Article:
Nearly everyone has someone in their circle of holiday gift-giving friends who enjoys wine. It would be my guess that you have fretted over what holiday gift to buy for that person. To further complicate the matter, you may or may not even know their favorite style of wine. In that case, buying a bottle isn’t always the best option. Therefore, the dilemma before you is… what do you buy?

Let me see if I can help. As a wine person and one who, it’s been said, is a challenge to buy for, what follows are some items that I would enjoy receiving.

Customized or personalized wine glasses: If you’re a wine person, you can never have too many wine glasses. However, a couple of caveats apply. As one who enjoys wine, I prefer glasses with a cut edge lip, not a rolled edge. A cut-edge glass is usually more delicate and, with the straight edge, less apt to drip. However, the rolled edge glass is usually sturdier and less likely to break. Either style can be engraved with a monogram, a last name, or maybe a favorite sports team. A medium-sized tulip design could be used for either red or white wine, and the person would think of you each time they were used.

Glass charms (something you put around the stem of a glass at a party so you remember which glass is yours): This idea may be a bit hokey, but if you find a set of glass charms with a Cubs theme and your friend is a Cubs fan, you will score a major run or two. For the skier, a set of charms that is made up of ski paraphernalia will be a hit. You get the idea!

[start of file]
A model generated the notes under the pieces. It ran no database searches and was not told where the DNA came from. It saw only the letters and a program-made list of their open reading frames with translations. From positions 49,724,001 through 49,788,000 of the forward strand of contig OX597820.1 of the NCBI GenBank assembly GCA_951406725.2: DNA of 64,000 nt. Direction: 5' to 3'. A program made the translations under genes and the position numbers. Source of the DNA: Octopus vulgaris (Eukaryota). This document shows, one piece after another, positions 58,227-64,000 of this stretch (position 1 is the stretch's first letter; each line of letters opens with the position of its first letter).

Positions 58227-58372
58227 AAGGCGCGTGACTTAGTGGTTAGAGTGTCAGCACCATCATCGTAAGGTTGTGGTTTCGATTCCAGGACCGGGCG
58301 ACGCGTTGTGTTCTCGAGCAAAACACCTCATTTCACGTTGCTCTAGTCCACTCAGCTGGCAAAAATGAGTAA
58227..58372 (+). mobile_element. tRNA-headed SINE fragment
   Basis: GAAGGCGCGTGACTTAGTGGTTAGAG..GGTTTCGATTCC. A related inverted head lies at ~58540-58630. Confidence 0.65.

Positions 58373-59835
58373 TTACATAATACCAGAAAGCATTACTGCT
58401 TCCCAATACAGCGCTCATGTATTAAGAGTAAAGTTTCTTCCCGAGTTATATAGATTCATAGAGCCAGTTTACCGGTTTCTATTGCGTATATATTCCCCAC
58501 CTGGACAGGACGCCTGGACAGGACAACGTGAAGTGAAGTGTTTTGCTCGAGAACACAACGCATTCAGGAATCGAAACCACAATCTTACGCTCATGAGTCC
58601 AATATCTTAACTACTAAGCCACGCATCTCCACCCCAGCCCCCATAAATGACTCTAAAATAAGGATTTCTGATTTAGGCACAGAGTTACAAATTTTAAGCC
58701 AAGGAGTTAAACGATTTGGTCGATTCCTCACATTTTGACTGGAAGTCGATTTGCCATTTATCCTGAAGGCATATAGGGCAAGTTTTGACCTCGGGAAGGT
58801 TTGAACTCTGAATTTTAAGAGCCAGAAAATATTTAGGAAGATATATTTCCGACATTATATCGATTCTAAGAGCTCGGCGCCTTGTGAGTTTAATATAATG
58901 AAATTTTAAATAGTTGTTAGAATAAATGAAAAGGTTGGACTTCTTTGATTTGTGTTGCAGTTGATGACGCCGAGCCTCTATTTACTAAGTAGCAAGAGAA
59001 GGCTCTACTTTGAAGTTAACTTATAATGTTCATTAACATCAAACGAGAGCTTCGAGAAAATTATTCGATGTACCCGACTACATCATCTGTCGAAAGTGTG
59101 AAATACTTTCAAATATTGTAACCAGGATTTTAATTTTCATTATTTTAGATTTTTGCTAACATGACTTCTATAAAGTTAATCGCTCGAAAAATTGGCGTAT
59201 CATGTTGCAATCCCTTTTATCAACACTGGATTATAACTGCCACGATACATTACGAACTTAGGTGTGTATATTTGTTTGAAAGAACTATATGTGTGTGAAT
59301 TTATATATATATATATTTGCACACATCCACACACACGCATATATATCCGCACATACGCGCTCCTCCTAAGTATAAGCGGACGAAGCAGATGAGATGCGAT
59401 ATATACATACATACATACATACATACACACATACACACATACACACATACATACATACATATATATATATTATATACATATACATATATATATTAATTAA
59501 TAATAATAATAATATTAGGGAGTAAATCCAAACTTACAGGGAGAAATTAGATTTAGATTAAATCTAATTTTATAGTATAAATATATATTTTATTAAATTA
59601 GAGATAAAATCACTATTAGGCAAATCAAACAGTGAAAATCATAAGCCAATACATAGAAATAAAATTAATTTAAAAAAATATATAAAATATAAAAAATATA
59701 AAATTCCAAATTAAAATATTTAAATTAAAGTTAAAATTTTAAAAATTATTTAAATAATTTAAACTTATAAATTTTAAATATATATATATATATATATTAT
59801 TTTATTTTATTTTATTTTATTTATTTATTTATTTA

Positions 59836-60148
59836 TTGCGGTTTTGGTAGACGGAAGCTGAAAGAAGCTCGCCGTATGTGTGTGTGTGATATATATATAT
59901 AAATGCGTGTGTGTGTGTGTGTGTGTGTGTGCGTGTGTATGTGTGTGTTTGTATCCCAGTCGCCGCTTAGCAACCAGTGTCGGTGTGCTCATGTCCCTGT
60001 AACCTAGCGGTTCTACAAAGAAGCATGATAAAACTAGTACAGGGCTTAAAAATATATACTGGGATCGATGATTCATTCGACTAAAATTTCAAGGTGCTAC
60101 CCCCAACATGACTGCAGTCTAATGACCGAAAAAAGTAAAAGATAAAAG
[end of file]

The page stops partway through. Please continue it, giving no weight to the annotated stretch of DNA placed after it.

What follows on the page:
Wine Stoppers: While we are talking about bottle things, there are all sorts of bottle stoppers out there with a wide assortment of designs and figures. For me, I use a set of silicon corks to seal the bottle in case I don’t finish it in one night, and they work great. There are options to fit any budget and taste.

Corksicle: The Corksicle is a cute little invention that is used primarily for white wines. It is a narrow rod that you store in the freezer until it’s needed. You insert the Corksicle into an opened bottle to keep the wine chilled. I don’t think it would cool a warm bottle, but it would certainly keep a bottle of chilled white wine cooler longer. This is perfect gift for the person who likes picnics, taking a bottle of wine to the arboretum on Sunday nights for music, or loves to enjoy wine on the patio with friends.